NDER the January rain that fell perpendicularly from a leaden sky, the Arras-Doullens road seemed to wind to and from desolation: a spectral ribbon of mud with shattered shattered weeping poplars throwing their shadows across its stagnant surface; and all along its woeful route the ghostly cairns of smashed and broken gun-wheels, limbers, remnants of ammunition columns, and gaunt ferocious-looking horses stiff and grotesque in the posture of a pantomimic death.

Down this road came a long and tortuous centipede; something with two thousand legs that moved with rhythmic tread; something replete with slung rifles, rubber sheets caped over war-weary shoulders and greatcoats that weighed a ton; something with a thousand tin hats that dripped the January rain; with packs; with knapsacks: the whole, phantomlike as the road it traversed.

A battalion coming out on rest. Not a full complement; for they had been raked by a machine-gun that had taken its toll of them.

Men. Men with life's responsibilities, with love and hate in their hearts, with secrets, with thoughts of home and children, with disappointments, joys and sorrows . . . even as you and I. Men as homogeneous, colorless, gray, as the lice in their shirts.

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They were leaving behind them their dead and a line they had held for three weeks, and they sang because they were happy. They were beyond sound of a machine-gun. Only the rain pattering on their tin hats reminded them of it. Taka-taka-taka-taka-taka-taka-takaThe cough of a Maxim! An evil, hideous, nerve-jarring, deadly thing of the Vimy mud. Unseen, impregnable behind its concrete hide, it spat death at all the world, and the world could not silence it.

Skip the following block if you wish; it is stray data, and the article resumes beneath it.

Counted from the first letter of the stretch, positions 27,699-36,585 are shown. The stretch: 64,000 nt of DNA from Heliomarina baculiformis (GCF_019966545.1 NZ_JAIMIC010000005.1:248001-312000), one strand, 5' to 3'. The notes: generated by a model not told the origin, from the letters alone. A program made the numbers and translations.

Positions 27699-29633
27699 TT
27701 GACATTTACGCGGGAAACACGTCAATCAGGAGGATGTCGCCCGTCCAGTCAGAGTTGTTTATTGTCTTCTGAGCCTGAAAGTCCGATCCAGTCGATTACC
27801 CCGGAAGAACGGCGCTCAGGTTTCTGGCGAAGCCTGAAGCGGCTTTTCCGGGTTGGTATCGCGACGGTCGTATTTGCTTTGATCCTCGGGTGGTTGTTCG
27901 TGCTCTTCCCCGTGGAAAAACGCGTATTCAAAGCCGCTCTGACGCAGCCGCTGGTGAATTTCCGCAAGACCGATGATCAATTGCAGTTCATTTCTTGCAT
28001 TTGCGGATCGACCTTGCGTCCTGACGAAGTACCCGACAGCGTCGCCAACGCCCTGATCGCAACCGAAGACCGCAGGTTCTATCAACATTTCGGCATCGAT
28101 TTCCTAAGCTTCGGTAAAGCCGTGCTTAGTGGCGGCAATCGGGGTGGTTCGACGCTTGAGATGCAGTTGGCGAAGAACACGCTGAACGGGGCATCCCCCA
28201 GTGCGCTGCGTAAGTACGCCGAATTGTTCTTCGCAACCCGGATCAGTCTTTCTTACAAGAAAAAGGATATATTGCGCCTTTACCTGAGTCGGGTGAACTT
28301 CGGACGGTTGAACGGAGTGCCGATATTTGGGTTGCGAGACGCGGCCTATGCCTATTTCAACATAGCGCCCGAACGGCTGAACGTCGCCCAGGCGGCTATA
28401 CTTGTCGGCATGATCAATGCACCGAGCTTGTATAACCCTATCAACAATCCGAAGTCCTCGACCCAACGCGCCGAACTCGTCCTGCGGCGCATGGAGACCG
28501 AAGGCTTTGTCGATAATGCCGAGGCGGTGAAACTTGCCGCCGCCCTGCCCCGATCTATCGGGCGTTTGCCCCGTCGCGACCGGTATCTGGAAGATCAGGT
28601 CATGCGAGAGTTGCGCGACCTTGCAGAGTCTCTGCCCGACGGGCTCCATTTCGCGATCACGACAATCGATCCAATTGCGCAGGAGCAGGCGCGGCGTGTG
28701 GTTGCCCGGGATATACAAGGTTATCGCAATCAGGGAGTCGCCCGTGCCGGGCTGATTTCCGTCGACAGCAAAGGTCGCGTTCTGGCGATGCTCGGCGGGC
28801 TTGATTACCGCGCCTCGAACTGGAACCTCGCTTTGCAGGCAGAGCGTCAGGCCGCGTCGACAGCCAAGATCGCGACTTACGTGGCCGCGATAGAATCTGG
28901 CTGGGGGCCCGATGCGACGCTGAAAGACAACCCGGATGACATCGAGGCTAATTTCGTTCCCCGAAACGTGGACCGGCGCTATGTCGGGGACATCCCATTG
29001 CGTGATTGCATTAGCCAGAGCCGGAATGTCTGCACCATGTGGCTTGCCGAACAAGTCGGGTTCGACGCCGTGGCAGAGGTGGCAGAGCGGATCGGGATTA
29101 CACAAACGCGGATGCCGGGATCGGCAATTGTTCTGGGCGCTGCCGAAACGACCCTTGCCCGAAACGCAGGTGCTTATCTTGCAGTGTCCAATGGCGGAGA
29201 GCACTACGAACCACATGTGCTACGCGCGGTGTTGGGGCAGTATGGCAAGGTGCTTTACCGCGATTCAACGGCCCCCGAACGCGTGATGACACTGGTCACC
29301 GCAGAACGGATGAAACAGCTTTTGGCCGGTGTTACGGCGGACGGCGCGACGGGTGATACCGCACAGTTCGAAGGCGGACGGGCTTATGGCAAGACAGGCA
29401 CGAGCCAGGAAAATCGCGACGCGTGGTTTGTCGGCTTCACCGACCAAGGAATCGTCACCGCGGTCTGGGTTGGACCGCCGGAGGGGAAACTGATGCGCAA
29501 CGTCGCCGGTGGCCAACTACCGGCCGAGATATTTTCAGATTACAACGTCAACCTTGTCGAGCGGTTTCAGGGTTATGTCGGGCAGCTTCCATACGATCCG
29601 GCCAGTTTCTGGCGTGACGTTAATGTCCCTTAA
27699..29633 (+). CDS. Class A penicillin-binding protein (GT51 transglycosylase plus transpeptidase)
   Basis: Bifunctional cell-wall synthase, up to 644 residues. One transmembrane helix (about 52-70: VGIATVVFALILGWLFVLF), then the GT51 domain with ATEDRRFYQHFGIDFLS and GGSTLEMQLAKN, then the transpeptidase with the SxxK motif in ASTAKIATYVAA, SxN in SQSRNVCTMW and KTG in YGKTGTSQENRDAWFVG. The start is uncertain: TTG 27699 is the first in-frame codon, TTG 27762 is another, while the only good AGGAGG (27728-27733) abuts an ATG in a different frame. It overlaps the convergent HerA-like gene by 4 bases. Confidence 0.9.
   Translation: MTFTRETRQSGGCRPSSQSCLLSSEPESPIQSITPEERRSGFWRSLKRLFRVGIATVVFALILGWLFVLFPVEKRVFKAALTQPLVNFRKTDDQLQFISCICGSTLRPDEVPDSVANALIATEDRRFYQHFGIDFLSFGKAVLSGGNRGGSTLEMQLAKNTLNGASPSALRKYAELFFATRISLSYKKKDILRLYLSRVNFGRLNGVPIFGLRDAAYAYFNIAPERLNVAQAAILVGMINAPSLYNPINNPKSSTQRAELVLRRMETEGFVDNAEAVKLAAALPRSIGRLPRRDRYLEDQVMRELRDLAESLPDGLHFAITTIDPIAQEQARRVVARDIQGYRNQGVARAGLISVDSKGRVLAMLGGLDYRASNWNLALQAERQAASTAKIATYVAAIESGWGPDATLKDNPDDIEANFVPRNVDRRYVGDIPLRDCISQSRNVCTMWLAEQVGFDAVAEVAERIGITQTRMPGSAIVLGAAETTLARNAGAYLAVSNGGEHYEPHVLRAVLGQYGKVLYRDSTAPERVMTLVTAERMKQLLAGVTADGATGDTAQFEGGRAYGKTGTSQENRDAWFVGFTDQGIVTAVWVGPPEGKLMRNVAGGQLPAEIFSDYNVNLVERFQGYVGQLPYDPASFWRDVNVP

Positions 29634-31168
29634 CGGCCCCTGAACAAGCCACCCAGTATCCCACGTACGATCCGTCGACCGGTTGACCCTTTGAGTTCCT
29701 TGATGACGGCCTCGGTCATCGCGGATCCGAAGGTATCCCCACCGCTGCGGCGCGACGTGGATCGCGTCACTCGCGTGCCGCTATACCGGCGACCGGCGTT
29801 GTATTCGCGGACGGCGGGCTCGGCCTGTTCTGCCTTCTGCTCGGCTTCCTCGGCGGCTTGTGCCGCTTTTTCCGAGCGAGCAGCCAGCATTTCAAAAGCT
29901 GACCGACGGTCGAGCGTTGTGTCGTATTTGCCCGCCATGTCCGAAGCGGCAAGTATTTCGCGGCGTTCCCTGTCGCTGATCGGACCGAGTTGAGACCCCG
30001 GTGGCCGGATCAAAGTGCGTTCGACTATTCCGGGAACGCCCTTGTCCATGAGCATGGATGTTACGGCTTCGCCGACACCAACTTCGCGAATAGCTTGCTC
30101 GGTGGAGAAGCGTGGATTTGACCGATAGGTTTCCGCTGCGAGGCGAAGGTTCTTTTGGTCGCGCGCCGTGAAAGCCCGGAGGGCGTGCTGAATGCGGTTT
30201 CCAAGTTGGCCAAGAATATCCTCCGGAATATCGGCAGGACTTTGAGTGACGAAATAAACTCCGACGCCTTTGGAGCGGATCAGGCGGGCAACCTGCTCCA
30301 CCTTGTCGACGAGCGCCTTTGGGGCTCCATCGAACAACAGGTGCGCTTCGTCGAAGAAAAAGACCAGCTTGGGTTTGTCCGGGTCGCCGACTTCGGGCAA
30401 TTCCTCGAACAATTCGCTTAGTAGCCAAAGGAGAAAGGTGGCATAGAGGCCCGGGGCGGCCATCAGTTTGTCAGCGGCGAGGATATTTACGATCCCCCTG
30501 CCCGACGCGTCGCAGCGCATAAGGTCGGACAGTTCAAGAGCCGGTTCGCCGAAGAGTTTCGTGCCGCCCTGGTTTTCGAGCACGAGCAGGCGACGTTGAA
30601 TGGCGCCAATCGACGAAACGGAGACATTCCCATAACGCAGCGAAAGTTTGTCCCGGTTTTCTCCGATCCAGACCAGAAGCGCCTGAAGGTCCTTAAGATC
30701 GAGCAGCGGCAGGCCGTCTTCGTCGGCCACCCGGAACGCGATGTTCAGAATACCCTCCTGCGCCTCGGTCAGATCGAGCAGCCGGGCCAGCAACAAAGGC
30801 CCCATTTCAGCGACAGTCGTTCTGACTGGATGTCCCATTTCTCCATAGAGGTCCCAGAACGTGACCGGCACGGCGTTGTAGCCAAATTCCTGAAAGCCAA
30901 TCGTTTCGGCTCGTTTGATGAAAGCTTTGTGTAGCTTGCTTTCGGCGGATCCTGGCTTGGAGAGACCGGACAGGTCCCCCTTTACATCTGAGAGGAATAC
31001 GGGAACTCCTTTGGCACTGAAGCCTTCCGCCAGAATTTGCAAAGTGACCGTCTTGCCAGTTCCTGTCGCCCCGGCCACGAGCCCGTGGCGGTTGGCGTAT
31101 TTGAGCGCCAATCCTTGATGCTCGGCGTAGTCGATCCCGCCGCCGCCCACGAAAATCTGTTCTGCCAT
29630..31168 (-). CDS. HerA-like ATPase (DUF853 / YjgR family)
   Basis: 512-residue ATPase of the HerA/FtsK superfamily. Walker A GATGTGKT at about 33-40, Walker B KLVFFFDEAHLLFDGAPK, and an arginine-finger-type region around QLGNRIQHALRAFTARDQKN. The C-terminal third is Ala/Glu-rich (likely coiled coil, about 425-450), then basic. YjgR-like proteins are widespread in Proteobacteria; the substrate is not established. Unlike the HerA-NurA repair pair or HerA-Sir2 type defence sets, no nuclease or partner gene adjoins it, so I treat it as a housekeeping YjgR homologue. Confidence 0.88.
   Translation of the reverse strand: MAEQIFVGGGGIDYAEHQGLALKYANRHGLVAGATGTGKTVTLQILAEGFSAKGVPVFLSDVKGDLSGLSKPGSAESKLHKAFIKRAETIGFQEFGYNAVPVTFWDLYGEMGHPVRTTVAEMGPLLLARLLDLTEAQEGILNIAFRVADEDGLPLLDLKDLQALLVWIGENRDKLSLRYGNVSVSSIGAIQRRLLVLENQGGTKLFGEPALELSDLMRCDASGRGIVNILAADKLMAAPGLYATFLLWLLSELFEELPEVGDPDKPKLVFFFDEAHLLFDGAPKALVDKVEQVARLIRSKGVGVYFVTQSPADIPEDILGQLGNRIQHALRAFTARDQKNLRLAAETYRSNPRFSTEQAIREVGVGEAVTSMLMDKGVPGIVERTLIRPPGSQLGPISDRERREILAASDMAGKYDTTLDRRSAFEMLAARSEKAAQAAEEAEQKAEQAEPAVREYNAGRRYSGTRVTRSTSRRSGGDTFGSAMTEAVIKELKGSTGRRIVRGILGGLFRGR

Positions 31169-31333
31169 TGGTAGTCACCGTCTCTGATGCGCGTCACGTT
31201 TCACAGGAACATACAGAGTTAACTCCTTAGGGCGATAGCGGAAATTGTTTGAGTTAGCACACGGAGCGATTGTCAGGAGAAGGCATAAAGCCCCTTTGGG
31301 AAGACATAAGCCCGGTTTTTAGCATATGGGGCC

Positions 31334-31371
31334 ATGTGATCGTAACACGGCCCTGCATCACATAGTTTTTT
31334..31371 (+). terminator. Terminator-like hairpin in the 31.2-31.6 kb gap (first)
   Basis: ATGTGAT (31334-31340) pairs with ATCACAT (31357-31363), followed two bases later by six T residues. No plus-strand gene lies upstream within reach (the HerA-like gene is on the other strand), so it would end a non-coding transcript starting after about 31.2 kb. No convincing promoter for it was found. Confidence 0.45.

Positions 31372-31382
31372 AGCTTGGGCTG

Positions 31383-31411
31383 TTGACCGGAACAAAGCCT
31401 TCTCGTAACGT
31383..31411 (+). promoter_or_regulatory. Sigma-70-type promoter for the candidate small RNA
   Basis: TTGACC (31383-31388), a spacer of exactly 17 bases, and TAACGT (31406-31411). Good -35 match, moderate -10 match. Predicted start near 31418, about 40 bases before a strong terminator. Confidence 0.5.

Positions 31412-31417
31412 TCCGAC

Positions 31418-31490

Taka-taka-taka-taka-taka-taka-takaIn the last week it had cost them a total of thirty-one lives. To kill it, crush it under heel and exterminate it, would-so it seemed to the battalion-end war and strife for all time. But the supporting artillery dare not try to locate it; it was too near their front line. Trench mortars failed. Mills bombs merely chipped its concrete emplacement.

Three times the colonel had called for a volunteer. Three times the

battalion responded. And thrice a man had gone out, to be seen and heard no more. The weather, the glue-like mud, prohibited anything in the nature of a raid. The Maxim continued to cough with venomous effect. In the dead of night, in the gray of morn, a metallic hate that chilled the spine, made men lie face downward in the slime of their

sewers.

"The colonel!" "Who's never downhearted?" "The colonel!" "And who'll we go through hell for, anytime he askes us?" "The colonel!" "Three cheers for the colonel!" Beginning in A company, it ran down the drenched, mud-plastered ranks, through B and C and on to D.

Four paces in the rear of the last file, a rifle-less man trudged between two guards. The 14th was bringing

Taka-taka-taka-taka-taka-taka-taka- out a prisoner. Not a German. He

[blocks in formation]

Mademoiselle from Armentières,
Par-lee-"

"Incline to the left, men!"

A supply column, going up to Vimy, passed them on the gallop, splashing mud in all directions. Mud! "I've got mud on my soul," muttered the lieutenant. "Lord!" sang the file, "won't it be good to see a gel again?" "And plenty o' beer," said another. "Yus," said the sergeant, "and I hope the blasted war's over afore we get sober."

Laughter! A wave of it, spreading through the platoon. Laugh men! It's easy on the chest. Laugh a bit of color into your gizzards.

In front of them marched the colonel; a tall, grave-faced man. "One in a million, he is!" "Yus! Who gave us an extra rum ration?"

was one of their own men. His name was Private Hobbs and dreadful was the thing he had done. For during the night he had left his listening-post and while he did so two Germans had crawled across the strip of fetid No-Man's-Land and come within an ace of bombing the battalion dugout and killing the colonel; a catastrophe frustrated only by the quick action, the blazing courage of the man responsible for the whole blunder.

"O-o-o-oh! Mademoiselle from Ar

mentières,

Par-lee-voo;

Mademoiselle from Armentières,
Par-lee-"

That, however, didn't excuse him. It was bad soldiering, and for the like of it there is a just and sure punishment. Still, the colonelwho dearly loved his men and was cognizant that, after all, he most probably owed his life to the manwas loathe to press the maximum penalty.

He should, he knew, call a military board, a court-martial. The finding of that board would certainly not be favorable to Bill 'Obbs. They would order him shot with no more ceremony than they would order